Massachusetts Revokes Consent of Adults Over 60

Massachusetts state representative Kathi-Anne Reinstein has introduced a bill making it a crime for anyone over 60 to pose nude or sexually for a film or photo. The person taking the photo—whether a lover, artist, or commercial porn maker—would also face jail time.

Adding insult to injury, the proposal amends a bill designed to punish those who make child pornography. It treats fully functional adults who happen to be over 60 the same as children under 18; it explicitly takes away their right to consent to be photographed in a lascivious way.

Reinstein’s office says she proposed this bill in response to requests from senior advocacy groups. They claim there’s an epidemic of “elder sexual abuse,” and cite a handful of ugly cases. What pressure groups and legislators fail to mention is that there are already laws criminalizing coercion, and protecting the mentally incompetent. Other than that, Massachusetts’ millions of older people have the right to make their own choices, poor or not.

By the way, those “older people” who would lose their right to take or pose for a nude photo of themselves include such decrepit ancients as Meryl Streep, Richard Gere, Bruce Springsteen, Stevie Nicks, Tom Brokaw, Barbara Walters, and Al Gore. Not to mention Sophia Loren. Elder porn anyone?

The law also criminalizes nude or sexual photography of the physically disabled—again, regardless of mental capacity. Apparently, in Massachusetts you lose control over your sexuality when you lose control over your legs. And don’t forget the small matter of the U.S. Constitution; see Marc Randazza’s excellent coverage of the legal aspects of this law.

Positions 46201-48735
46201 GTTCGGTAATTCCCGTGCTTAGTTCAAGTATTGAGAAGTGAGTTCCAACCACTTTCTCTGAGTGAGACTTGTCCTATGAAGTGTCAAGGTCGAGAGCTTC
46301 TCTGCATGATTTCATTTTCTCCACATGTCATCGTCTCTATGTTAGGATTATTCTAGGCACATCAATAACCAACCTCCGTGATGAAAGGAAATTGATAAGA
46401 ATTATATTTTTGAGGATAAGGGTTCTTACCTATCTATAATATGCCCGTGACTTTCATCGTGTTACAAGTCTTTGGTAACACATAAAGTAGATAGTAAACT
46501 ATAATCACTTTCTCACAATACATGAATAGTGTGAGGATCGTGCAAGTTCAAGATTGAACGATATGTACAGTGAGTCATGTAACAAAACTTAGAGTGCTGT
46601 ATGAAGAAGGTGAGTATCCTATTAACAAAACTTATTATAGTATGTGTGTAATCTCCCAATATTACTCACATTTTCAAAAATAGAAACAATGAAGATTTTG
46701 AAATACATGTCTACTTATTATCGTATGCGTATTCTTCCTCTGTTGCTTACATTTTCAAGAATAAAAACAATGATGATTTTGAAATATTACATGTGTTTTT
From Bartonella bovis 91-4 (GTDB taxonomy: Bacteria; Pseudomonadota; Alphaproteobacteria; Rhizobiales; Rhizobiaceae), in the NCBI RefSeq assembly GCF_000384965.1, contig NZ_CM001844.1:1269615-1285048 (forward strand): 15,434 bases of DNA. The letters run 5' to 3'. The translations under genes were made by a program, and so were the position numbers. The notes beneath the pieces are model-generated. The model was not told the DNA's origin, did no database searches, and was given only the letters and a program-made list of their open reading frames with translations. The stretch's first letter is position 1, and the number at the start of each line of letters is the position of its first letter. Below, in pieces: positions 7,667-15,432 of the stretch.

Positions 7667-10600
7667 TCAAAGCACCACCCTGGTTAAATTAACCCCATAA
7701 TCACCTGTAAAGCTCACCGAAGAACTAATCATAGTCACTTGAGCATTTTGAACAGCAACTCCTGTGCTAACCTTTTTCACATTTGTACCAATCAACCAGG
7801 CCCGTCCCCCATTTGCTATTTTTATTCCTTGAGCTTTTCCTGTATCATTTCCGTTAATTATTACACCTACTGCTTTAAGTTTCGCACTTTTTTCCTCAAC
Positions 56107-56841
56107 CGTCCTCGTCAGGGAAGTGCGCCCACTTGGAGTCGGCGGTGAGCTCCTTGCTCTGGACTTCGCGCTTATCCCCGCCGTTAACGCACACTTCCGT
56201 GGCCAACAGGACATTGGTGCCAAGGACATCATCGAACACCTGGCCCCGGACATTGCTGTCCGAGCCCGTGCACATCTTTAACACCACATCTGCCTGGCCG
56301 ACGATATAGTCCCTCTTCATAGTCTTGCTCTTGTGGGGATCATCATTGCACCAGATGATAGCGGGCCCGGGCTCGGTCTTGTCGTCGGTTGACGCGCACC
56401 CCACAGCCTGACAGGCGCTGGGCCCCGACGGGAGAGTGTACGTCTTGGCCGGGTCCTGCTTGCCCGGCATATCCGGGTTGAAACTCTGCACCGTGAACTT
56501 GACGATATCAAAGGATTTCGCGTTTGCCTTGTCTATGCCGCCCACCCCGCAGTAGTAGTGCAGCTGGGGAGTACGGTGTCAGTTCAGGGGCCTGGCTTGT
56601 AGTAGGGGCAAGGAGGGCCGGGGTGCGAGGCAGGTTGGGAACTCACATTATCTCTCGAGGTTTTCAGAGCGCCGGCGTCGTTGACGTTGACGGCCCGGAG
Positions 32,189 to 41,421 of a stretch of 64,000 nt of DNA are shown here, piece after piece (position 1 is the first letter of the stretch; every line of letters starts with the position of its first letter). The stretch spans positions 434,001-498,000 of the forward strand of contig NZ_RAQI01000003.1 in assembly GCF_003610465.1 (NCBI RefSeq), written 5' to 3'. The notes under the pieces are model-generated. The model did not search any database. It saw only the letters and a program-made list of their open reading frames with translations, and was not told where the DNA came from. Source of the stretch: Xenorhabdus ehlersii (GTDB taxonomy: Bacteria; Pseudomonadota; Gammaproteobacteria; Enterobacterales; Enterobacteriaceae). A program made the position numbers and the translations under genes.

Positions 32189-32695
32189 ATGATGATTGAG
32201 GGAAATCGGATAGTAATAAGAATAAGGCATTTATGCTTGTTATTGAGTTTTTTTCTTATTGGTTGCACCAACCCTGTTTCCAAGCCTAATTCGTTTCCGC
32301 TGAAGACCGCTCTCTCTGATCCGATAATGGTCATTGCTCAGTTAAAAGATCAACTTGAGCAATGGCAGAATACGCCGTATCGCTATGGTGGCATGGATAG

Predictably, Reinstein said, “If we can extend protection to the elderly and the disabled, it’s a no-brainer.” But “protection” in the form of stealing people’s rights isn’t protection. This is the same argument that was used to deny women the right to vote 100 years ago: “protecting” them from the upset of digesting political information and the pressures of citizenship.

It is, of course, illegal for adults to have sex with vulnerable children; any photo of this activity is the record of a crime. In contrast, it is legal for adults over 60 to have sex with each other; photos of this sex document only legal activity.

The proposed law, under the guise of protecting adults who are already protected, is simply an attack on adult sexuality. Is this merely a bunch of middle-aged legislators repulsed when they think about their older mom and dad being sexual? Or is it just another flag-waving attack on the legal adult porn industry?

Since 60 is, as they say, the new 40, and given the millions of older adults in Massachusetts (each of whom has a cell phone with a camera), the state is bidding to become the sex crime capital of the world. A small price to pay, Rep. Reinstein would say, to “protect” a few vulnerable people.

Where is AARP while Massachusetts seniors are being persecuted—or are their rights less important when they’re sexual rights?

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